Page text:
Former California Gov. Arnold Schwarzenegger is unveiling an environmental handbook to help state legislators enact policies that help in the fight against climate change and protect clean air — regardless of the White House’s actions.
The Hollywood movie star is scheduled to present his new Digital Environmental Legislative Handbook to 125 legislative leaders during his keynote address at the National Caucus of Environmental Legislators on Friday in Cambridge, Mass.
Schwarzenegger is set to tell the lawmakers that they do not need to wait around for Washington before taking decisive, bipartisan actions to protect the environment.
“Legislative leaders in state capitals across the United States are filling the vacuum left by Washington, especially when it comes to passing laws that protect the environment and promote economic growth,” Schwarzenegger said in a statement.
This initiative comes at a time when the U.S. government’s commitment fighting climate change is in question. President Trump has long dismissed climate-change science and has publicly ridiculed Schwarzenegger on other issues. At the start of June, he announced that the U.S. would withdraw from the Paris Agreement.
Jeff Mauk, the executive director of the National Caucus of Environmental Legislators, told Yahoo News that his group was developing the handbook long before last year’s presidential election. But he said state action is more important now than ever before.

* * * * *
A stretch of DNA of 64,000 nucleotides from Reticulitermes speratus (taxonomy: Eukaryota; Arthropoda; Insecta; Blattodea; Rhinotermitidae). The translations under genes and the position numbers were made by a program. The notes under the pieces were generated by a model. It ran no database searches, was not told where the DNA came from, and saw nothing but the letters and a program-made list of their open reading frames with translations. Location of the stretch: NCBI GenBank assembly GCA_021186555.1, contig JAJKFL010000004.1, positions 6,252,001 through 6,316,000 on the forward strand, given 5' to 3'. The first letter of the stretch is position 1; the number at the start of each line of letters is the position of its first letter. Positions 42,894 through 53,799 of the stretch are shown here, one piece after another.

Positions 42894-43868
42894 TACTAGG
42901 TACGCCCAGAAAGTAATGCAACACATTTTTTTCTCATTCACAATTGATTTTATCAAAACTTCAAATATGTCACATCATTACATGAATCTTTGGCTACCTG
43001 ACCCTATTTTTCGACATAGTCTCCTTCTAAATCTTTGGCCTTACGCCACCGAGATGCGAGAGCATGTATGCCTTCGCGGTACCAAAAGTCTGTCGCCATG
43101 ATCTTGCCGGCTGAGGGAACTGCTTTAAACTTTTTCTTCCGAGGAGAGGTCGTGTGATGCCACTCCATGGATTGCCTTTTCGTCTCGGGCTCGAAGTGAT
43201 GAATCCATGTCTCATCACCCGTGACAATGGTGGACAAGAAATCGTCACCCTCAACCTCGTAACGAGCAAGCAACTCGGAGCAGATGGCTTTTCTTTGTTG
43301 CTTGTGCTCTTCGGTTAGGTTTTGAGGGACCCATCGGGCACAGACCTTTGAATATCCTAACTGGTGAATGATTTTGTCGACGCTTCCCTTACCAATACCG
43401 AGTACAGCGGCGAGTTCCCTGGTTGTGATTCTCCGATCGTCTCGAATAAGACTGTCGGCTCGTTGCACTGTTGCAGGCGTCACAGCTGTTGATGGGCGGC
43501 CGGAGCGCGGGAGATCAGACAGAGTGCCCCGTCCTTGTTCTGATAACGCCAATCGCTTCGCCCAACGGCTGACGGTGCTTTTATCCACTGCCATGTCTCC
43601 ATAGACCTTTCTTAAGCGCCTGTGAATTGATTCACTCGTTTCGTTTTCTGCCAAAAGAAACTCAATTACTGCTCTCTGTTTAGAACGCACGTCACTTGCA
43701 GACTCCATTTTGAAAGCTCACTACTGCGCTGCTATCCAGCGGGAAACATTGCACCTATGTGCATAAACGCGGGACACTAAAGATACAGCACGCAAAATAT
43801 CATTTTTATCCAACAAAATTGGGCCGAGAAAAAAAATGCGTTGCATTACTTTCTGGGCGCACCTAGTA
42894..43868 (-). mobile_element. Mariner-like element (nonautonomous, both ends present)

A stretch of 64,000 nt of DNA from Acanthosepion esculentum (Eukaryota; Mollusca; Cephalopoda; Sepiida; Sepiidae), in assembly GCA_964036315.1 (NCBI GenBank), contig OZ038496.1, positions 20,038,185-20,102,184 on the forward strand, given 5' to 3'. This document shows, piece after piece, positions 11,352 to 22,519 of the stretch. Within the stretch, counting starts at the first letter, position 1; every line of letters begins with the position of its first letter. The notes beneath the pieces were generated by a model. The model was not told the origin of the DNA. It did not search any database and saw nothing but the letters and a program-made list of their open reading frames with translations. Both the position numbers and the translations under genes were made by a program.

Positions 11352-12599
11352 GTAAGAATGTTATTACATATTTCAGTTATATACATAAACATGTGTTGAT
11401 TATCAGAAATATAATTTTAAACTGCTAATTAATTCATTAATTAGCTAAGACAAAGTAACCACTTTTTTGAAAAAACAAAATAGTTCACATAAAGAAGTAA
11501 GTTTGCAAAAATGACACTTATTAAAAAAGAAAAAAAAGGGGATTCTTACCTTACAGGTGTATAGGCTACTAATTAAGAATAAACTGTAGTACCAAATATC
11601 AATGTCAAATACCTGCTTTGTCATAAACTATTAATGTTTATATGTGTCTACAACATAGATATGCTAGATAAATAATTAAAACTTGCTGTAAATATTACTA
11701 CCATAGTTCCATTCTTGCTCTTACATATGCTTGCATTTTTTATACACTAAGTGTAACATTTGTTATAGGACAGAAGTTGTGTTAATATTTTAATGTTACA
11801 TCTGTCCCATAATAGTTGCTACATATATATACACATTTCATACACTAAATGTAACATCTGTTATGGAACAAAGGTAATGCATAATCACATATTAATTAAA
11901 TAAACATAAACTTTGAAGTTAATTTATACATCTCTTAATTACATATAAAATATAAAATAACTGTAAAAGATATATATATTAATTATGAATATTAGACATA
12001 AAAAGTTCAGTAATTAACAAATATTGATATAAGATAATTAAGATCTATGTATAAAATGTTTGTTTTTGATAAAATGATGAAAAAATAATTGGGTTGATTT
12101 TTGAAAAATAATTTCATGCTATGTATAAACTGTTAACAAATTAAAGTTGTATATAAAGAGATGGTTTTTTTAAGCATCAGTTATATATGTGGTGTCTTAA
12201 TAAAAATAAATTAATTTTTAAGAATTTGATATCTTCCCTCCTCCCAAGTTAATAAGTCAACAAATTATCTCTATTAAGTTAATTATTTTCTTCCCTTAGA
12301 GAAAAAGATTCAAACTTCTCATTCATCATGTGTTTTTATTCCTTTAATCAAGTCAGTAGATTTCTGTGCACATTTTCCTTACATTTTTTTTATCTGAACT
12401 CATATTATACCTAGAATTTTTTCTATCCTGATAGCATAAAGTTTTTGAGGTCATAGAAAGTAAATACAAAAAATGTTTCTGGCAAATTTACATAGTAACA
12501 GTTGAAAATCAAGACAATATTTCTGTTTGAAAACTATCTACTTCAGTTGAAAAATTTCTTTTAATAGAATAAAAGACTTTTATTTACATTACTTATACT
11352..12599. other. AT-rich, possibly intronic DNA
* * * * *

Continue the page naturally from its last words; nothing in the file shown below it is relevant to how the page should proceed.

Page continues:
“Each state is going to find solutions that match its economy and needs,” he said. “People from all across the spectrum are recognizing the economic benefits: both of addressing climate change before it becomes a more expensive problem and the job growth available from the new energy economy.”
The USC Schwarzenegger Institute, dedicated to advancing post-partisan solutions to a slate of policy issues, worked with the environmental legislative caucus to develop the online resource Schwarzenegger will roll out Friday: a curated list of important information about bills regarding air quality, human health, climate change, energy efficiency and renewable energy.
Mauk said his organization is always looking for ways to provide more resources to their members, more than 1,000 members from both parties in all 50 states.